Lewis overstates the case. After all, the foundation of the team’s success is three star pitchers. Tim Hudson, a slight right-hander, may have been a bit of a sleeper, having been drafted in the sixth round of the amateur draft–but that was before Beane became GM. The other two, Barry Zito and Mark Mulder, were both early first-round picks out of top college programs, the kind of players any GM would have taken. Nor are the A’s the only small-market team to win with a modest payroll. In 2001, the Seattle Mariners won 116 games, a modern record, after losing superstars like Alex Rodriguez, Ken Griffey Jr. and Randy Johnson. Seattle spent more than the A’s, but a lot less than the Yankees. The Anaheim Angels won the World Series with a mid-level payroll. While no one can quarrel
with the A’s triumphs over the last three years, the team has–dare I say it–a winning tradition, having won four World Series titles since moving to Oakland, including one in 1989 during the free agent era. And Beane, for all his success as GM, has yet to win a pennant, let alone a World Series.
It’s when Lewis gets away from Beane that he takes us places we’ve never been, and, as always, is an illuminating guide. Anyone interested in baseball, or even in the broader subject of human performance–finding the right person for the right job–should enjoy the ride.
By ADAM STERNBERGH
Billy Beane has a wonderful story. At 18 he was a strapping young baseball prospect, raised in San Diego by a Naval-officer dad and drafted fresh out of high school in the first round by the New York Mets. He was a sure star — until he suddenly wasn’t, his playing career faltering for reasons few could understand, least of all him. Then, at 27, a journeyman outfielder with a lifetime average of .219 who’d bounced from the Mets to the Twins to the Tigers to the A’s, he walked out of the dugout and into the team’s front office, looking for a job. He became a scout, and eight years later, he was promoted to general manager of a losing team. Under his watch, the A’s, a small-market underdog with a minuscule payroll, made the playoffs five times in the next eight seasons.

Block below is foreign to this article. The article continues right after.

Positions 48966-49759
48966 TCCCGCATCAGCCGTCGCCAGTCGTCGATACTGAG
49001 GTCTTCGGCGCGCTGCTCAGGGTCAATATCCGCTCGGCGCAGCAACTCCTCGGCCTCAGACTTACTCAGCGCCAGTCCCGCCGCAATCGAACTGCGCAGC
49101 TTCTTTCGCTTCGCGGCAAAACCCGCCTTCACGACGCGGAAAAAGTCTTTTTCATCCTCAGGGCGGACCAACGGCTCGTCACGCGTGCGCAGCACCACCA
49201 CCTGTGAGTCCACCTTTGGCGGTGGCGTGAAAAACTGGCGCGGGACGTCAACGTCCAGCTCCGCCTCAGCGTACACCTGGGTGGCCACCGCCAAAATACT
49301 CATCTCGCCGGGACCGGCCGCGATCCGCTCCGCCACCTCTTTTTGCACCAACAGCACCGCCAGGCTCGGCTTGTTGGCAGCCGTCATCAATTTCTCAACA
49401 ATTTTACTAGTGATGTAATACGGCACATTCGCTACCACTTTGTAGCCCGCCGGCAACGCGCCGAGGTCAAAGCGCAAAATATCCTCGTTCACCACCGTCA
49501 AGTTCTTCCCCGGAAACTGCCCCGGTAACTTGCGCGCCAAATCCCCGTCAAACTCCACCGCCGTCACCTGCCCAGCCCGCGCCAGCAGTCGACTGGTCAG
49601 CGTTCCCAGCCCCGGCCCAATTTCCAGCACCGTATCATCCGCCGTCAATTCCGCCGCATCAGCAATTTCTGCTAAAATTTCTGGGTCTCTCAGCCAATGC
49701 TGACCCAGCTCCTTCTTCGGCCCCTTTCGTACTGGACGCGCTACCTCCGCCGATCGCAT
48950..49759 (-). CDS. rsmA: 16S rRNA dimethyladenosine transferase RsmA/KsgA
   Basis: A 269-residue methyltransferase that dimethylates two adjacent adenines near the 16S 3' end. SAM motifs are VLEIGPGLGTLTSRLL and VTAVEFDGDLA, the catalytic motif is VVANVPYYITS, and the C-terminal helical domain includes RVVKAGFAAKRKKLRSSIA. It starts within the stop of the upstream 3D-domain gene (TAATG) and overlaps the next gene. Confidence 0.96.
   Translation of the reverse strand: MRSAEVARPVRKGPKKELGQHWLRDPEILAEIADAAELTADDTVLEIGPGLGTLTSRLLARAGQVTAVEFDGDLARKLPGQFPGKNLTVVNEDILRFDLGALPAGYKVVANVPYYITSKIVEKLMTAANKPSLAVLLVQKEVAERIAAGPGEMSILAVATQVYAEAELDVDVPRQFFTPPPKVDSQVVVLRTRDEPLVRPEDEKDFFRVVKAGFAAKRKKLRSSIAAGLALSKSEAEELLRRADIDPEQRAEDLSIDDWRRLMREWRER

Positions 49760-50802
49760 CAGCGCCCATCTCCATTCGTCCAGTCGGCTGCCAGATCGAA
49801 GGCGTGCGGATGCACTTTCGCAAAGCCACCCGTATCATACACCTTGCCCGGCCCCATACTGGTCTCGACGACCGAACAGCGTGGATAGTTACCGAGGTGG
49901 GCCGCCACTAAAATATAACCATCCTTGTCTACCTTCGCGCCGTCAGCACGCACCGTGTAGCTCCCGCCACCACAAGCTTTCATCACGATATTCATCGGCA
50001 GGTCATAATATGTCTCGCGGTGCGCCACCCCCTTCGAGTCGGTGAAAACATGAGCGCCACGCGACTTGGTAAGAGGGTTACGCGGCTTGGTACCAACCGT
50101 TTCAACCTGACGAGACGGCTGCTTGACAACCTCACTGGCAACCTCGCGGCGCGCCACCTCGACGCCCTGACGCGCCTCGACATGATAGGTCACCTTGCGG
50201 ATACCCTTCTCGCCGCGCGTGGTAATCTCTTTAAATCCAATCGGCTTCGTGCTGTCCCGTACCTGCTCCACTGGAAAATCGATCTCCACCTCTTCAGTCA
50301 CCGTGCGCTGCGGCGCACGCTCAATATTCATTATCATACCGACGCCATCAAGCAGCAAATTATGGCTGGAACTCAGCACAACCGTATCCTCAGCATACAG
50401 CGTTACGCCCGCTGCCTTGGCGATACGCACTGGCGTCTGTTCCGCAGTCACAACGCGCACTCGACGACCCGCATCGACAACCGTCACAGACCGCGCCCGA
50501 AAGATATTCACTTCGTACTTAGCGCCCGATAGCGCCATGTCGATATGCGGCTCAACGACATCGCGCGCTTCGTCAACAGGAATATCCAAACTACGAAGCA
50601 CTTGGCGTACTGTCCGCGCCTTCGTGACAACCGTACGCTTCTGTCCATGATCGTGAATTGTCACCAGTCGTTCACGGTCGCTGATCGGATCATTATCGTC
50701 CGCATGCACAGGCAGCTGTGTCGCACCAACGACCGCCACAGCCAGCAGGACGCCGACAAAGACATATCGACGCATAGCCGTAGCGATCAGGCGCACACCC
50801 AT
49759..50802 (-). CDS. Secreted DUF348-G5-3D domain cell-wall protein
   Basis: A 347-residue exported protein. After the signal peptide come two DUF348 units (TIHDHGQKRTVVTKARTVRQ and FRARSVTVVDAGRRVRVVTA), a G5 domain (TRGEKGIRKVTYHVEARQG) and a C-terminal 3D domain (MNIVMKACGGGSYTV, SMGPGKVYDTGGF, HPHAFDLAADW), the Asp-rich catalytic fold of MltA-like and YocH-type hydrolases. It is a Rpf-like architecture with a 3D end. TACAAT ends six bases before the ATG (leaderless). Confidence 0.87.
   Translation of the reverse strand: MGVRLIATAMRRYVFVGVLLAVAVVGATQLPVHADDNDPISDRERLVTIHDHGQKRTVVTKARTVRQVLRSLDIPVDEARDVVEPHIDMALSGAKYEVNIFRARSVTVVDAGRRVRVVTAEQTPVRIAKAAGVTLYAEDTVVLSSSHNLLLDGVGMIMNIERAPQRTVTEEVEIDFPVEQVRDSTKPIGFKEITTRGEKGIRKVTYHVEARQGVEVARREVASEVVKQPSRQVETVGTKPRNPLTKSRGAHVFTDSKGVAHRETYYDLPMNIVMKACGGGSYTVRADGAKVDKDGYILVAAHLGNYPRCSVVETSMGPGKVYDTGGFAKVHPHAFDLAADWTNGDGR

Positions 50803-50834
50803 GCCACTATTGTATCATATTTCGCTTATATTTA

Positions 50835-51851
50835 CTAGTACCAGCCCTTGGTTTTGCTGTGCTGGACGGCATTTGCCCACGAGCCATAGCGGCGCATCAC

Let’s call that Chapter 1.
Then in 2003, “Moneyball: The Art of Winning an Unfair Game” was published. The book, by Michael Lewis, dissected Beane’s success and lionized him as an innovative visionary in a field clogged with myopic traditionalists. It explained how he boldly discarded conventional wisdom and embraced the advanced statistical analysis preached by a small band of radical baseball outsiders, inspired by the self-educated statistician Bill James. The book was a monumental best seller. And now, in what seems like the crowning chapter to this saga, “Moneyball” has just been released as a movie. The starring role of Billy Beane is played by Brad Pitt.
Let’s call that Chapter 2.
If you were going to pitch this story as a movie, you would pitch it as David and Goliath meets “The Bad News Bears” meets “The Tipping Point” — a perfect confluence of sports-underdog drama and the allure of contrarian thinking. In fact, the only thing lacking in this Hollywood tale is a classic Hollywood ending. Because, as it turned out, those miraculous A’s never did manage to topple the bloated Goliaths of the league — their sling always came up one stone short. And when, after the 2002 season, Beane was courted to take over the storied Boston Red Sox (if you can’t beat ’em, etc.), he accepted — then abruptly declined. The jilted Sox instead promoted Theo Epstein, a 28-year-old wunderkind in the Beane mold. The Sox have since won the World Series twice.
The A’s, meanwhile, have tumbled back to mediocrity: the team is on its way to a losing season this year, after compiling a record of 231 wins and 254 losses over the previous three seasons. Most of the innovations introduced or popularized by Beane have been freely adopted by other organizations, thus eliminating whatever stealth advantages he once enjoyed. The Moneyball philosophy ultimately triumphed, but Billy Beane never quite did.